East Brent History Portal

East Brent in the 1920s and 1930s (From Memories of Life in a Somerset Village)

01 Nov 2012 Article No: 38

by Walter Champion (1996)

Life was very much slower in these early days. Most of the inhabitants were engaged in agriculture. There were some fifteen farms in East Brent then, and most had one or more workmen. Most of the work was done by horses as tractors were very few. It was chiefly dairy Cows with herds of 10-20 or 30. Milk was delivered to a collecting point at the South View Dairy which is the farm by the East Brent roundabout. From there the milk was taken in churns (the old conical type which was called the London Churn) to Brent Knoll Railway Station en route to the large towns like Bristol or London. The surplus was made into cheese. There was also a cheese factory at Rooksbridge.

There are now only two working farms in the centre of the village. Most of the land is being farmed by outside farmers.

Another memory is from the schooldays. There were two schools in the village. It is understood that Archdeacon Denison would not allow the Government Inspector into “his” school hence the report was that there was no school in East Brent. Therefore another was built (which is now the Village Hall). They were called locally the top school and the bottom school.

My memories are from the top school where there were three classes and two teachers. The head teacher was Mrs. Yeomans. The v curriculum was basically the three Rs, leading to the Scholarship, the 11 plus. Where the two temporary classrooms are today, there was a garden, and the older boys and girls had a plot and learnt the basics of gardening which was an asset to those living in a rural parish.

After the 11 plus, The successful passed on to the Weston Grammar School or Sexey’s School at Blackford which had a farm and concentrated on agriculture. Others stayed on until they were fourteen, or they went to a town school if there were vacancies and suitable transport to get them there.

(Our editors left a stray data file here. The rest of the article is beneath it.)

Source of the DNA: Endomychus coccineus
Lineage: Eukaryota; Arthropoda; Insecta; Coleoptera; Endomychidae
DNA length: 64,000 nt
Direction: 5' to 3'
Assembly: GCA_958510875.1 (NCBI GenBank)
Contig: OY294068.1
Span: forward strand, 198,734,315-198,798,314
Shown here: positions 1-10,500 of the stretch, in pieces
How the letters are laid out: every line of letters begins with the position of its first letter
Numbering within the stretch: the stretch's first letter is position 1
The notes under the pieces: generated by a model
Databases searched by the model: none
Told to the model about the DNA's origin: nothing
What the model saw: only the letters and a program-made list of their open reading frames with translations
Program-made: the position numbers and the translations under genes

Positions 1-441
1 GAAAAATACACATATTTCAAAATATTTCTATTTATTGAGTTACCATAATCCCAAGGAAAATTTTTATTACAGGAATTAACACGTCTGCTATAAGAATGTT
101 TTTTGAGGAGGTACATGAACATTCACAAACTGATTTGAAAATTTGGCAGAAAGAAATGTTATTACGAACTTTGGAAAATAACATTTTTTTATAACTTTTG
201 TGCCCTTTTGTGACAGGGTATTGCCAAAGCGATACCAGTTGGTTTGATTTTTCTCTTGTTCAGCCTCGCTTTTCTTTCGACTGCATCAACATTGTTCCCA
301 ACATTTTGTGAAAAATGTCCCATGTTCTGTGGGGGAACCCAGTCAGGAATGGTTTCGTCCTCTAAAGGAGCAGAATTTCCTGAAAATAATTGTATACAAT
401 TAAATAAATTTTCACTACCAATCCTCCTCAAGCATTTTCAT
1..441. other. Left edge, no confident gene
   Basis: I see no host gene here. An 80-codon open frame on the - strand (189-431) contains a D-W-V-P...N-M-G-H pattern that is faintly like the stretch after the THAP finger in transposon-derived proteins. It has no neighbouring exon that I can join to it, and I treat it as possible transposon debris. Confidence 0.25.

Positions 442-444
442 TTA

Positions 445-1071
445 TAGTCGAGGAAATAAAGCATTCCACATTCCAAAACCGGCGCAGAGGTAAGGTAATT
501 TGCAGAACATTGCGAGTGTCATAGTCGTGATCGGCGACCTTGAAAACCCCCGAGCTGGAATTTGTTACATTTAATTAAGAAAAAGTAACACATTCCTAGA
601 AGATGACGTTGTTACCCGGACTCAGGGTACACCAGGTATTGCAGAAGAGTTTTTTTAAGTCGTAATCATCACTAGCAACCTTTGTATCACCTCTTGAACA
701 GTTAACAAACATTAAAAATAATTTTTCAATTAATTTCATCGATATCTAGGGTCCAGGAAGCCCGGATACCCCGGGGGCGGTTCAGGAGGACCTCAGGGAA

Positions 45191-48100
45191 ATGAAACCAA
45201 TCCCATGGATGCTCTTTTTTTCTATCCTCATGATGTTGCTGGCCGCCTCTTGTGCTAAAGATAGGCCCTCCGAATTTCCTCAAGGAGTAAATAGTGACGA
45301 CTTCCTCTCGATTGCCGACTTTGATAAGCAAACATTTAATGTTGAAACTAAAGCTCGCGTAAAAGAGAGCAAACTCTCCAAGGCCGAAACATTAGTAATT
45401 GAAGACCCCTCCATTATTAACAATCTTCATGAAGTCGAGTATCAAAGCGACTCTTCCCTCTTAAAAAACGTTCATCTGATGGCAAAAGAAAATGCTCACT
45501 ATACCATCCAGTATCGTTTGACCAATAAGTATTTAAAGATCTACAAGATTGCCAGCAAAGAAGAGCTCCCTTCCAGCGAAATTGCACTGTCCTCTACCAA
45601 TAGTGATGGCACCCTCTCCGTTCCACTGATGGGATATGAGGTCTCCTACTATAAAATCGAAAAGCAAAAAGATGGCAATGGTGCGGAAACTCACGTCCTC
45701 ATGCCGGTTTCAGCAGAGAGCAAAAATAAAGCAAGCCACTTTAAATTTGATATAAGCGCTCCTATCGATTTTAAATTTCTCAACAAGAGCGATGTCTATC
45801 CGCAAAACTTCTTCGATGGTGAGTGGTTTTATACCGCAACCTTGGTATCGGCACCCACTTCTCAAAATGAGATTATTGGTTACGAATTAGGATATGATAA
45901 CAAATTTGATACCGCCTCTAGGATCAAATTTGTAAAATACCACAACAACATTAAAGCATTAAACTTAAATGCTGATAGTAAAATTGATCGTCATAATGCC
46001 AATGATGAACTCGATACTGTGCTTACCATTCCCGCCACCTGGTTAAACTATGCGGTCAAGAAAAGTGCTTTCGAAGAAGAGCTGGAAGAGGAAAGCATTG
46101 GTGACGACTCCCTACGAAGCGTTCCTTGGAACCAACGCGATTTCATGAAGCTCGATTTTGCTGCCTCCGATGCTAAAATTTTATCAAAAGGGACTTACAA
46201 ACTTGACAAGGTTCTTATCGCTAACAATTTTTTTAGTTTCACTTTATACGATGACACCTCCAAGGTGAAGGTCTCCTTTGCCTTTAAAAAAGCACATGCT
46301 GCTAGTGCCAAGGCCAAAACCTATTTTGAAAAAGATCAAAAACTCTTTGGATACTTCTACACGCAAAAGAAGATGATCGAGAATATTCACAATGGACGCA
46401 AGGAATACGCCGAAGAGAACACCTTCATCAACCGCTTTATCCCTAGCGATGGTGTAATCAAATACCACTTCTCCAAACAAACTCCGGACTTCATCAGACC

There were two bus Companies plying through the village - Burnell’s Motors based at Cheddar and the Bristol Omnibus Company -the Blue Bus, It is Well to note that the return fare to Weston was 1/- (5p) and 6d (2 1/2p) for those under 14 years.

One of the great events in East Brent- as it still is today - was the Harvest Home. Pre the Second World War it was held in the fields adjoining the top school. The school was still trying to carry on against the noise of the fun fair moving into the first field. Bringing the fun fair was a major operation and consisted of Charles Heals’ Roundabouts, and later years the Dodgems. The magnificent Steam Engines, ‘His Majesty’, ‘Her Majesty”, and ‘Little Jimmy’ towed the luxurious caravans which housed the show people and pulled the trailers. It was almost impossible to continue lessons above the din. After school, the larger boys were only too keen to help set up the fair and earn free rides the next day.

The Harvest Home day was a grand day, and is still today. The Flag flew on top of the Knoll to tell the world, and the Church Bells rang out at 6 a.m. to announce the day had come. They rang again for the start of the Church Service at 11.15 a.m.

The procession started at the Vicarage (now Rossholme School), it was headed by the Bridgwater imperial Silver Band, followed by the choir and parishioners. The Church was full to hear the sermon preached by a Bishop or Archdeacon.

After the service the luncheon was held in the large marquee -this was for men only and free to parishioners. The Christmas puddings were made at the Vicarage by Mrs. Edwards in the previous days. (Sadly she died with the recipe).

The main speaker was usually the member of Parliament for the area.  It was a great opportunity for him to speak to his people and people came from far and wide to hear him,  for in those days there was no wireless or media - perhaps a weekly newspaper.

The tea was for the ladies and children.  It was a sit-down ham tea, free for parishioners.  In the evening there was old time dancing (quadrilles, and Lancers, Barn Dance etc.) to the stirring tunes of the Bridgewater Imperial Silver Band.  Those who were tired just sat and listened.

It was always a great reunion of people, for those who had left the parish and had come back for the day.



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